In spite of what we might think, according to this study, 45% of teenagers consider their parents to be their sexuality role models. Only 32% looked to their friends and just 15% took inspiration from celebrities.
So what does that mean for us as parents? It’s our job to portray healthy sexuality if we want to make sure our children don’t grow up with the hang-ups and hold-backs that many of us did. So many of us seem to think that sex is something we just shouldn’t discuss with our children outside of “the talk.” We fear that we’re going to embarrass them or ourselves, stimulate them to be hypersexual if we talk about it too much, give them a complex, and land them in therapy.
But the truth is that, unless we model healthy sexuality for our children, we’re going to land them in therapy one way or another. Or put them at risk for problems later on, which can lead to divorce, depression, the inability to orgasm, decreased libido, unsafe sexual behaviors, and other outcomes we surely want to help our children avoid.
My Role Models
My parents modeled a strange hybrid sort of sexuality. I was raised in a very religious home, so it was made very clear to me early on that sex was reserved for marriage, and until then, it was a sin to even think about it. (In fact, I was taught that thinking about it was just as bad as having it, so I figured, what the hell? Might as well go all the way…) So on one level, I grew up very repressed. I remember the first time a boy touched my boob, and it felt so good, but I also felt so guilty and shamed, and I definitely could never tell my mother. And the first time I had sex? Forget it. We weren’t married, so I had to hide it and felt guilty for years, even though I was in college and definitely old enough to make my own choices by then.
On another level, my parents were great role models for healthy sexuality within the confines of marriage. They were virgins when they got married, but after that, they apparently went at it like bunnies and weren’t shy about letting us know this fact. They made out in the kitchen, we found their sexy hiding spot for fun accoutrements, and I’ll spare you the details of how my brother and I would know when they had had sex- but we did. And we kept track. Thinking back, it was impressive.
So I grew up with a mixed bag. Have great sex and have it often because married people are supposed to be sexual, but don’t even think about it until then. Personally, I found it hard to flip the switch.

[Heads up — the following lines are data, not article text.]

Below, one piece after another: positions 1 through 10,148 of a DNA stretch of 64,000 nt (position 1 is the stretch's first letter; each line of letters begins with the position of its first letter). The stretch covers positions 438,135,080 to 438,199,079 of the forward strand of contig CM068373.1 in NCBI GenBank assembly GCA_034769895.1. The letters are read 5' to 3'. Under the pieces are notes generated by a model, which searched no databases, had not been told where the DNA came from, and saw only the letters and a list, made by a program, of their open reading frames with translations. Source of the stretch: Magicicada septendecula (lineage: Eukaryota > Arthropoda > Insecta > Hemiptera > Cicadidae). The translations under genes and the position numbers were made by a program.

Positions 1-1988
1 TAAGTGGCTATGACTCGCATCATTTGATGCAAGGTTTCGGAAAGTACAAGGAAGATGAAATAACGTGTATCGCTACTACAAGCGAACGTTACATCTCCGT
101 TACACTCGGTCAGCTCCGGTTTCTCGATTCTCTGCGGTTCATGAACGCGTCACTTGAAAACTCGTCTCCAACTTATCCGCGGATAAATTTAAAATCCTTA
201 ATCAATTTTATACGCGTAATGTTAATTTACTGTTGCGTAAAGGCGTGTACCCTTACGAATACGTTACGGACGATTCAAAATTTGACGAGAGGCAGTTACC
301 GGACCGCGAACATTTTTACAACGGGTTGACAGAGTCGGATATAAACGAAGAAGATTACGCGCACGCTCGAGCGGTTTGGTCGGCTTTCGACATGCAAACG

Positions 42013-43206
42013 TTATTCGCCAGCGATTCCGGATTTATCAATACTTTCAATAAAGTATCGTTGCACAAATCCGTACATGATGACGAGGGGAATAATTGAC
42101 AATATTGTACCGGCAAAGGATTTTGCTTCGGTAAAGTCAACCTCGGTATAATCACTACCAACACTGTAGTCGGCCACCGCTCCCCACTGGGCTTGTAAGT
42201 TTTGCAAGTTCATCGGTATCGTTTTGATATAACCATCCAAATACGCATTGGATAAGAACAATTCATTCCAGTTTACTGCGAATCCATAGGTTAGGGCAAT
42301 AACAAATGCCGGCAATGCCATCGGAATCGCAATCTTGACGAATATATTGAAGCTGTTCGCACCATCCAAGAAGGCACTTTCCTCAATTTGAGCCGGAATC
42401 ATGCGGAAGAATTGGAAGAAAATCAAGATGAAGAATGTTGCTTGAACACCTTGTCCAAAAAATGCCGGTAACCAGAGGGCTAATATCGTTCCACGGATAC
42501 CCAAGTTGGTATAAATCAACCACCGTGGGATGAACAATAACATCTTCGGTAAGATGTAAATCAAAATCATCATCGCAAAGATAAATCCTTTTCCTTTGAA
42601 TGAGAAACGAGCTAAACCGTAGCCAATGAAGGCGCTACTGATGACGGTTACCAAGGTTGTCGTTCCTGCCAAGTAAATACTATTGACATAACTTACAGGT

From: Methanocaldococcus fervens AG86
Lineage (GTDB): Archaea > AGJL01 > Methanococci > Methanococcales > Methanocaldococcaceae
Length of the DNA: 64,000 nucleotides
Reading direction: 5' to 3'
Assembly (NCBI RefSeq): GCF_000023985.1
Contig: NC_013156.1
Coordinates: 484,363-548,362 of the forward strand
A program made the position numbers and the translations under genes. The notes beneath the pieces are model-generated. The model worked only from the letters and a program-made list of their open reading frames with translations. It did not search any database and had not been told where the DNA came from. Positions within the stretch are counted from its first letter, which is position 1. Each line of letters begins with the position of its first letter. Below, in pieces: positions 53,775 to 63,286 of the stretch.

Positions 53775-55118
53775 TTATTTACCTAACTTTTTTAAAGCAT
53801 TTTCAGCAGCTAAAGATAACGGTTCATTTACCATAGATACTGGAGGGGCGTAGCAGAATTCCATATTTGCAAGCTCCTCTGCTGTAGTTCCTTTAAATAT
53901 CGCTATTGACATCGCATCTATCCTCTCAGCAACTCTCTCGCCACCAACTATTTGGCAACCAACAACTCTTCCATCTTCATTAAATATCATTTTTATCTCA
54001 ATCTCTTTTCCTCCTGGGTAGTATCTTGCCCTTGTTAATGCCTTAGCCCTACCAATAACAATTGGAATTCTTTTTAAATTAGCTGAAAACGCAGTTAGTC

Now, as a parent, I’m faced with trying to model healthy sexuality for my daughter. My hubby and I have been challenged regarding this issue. When our daughter was three, we moved into a three-storied house that had a giant two-level master bedroom on the top floor and all the other bedrooms were down three flights of stairs on the bottom floor. We felt Siena was just too little to sleep down three flights of stairs in a strange new house, so we set up her room in the lower level of the master bedroom, which is separated from us by a half wall, but no door.
Needless to say, while this has been good for Siena’s sense of safety and attachment, it has sucked for our sex life. Fortunately, she’s a sound sleeper who never wakes up once she’s asleep. But forget pleasure moans, much less orgasmic screams. Not to mention, there’s always that bit of hesitation that Siena will wake up and catch us in the act.
And what if she did? Would it scar her for life or demonstrate something positive – that her parents actually have sex and are still passionate for each other after nine years together?
I’m not sure, but I’d prefer not to find out.
Sexuality At Home
While I’d rather not have my 5 year old witnessing her father and I in the act, we do make efforts to model healthy sexuality around the home. Matt and I engage in our share of PDA. We kiss and hug openly and invite her to join us when we do (family hug fest!) We all walk around naked without shame in the mornings when we’re getting ready and at night when we’re bathing. Siena knows the names of her girly parts and mine, and she asks about things like when she’s going to get hair on her vulva and when she’s going to get boobies like mine.
For years, Siena said, “First, I was a twinkle in your eye, then you swallowed me. Then I grew in your belly, and finally, I popped out of your stomach.” Now she knows a very tame version of the birds and the bees and was a little horrified to discover that some babies don’t come out of tummies (I had a C-section) and that most come out of vaginas. (She has since decided that coming out of a vagina is better than getting cut open. Smart girl!)
We’ve also talked about periods and she knows the day will come that blood will come out of her vagina, and it will herald her ability to have a baby, even if she’s not really old enough or ready emotionally.
My goal is to raise my child with as few sexual hang-ups as possible so she can one day be unapologetically Siena in the bedroom and in life.
What About You?
Do you model healthy sexuality for your children? How do you balance modesty and comfort with your body and sexual life? How young is too young to talk about sex? Have you healed your own views of healthy sexuality if need be? Share your experiences here.
Trying to raise a healthy child,
Lissa Rankin, MD: Founder of OwningPink.com, Pink Medicine Revolutionary, motivational speaker, and author of What’s Up Down There? Questions You’d Only Ask Your Gynecologist If She Was Your Best Friend and Encaustic Art: The Complete Guide To Creating Fine Art With Wax.
Learn more about Lissa Rankin here.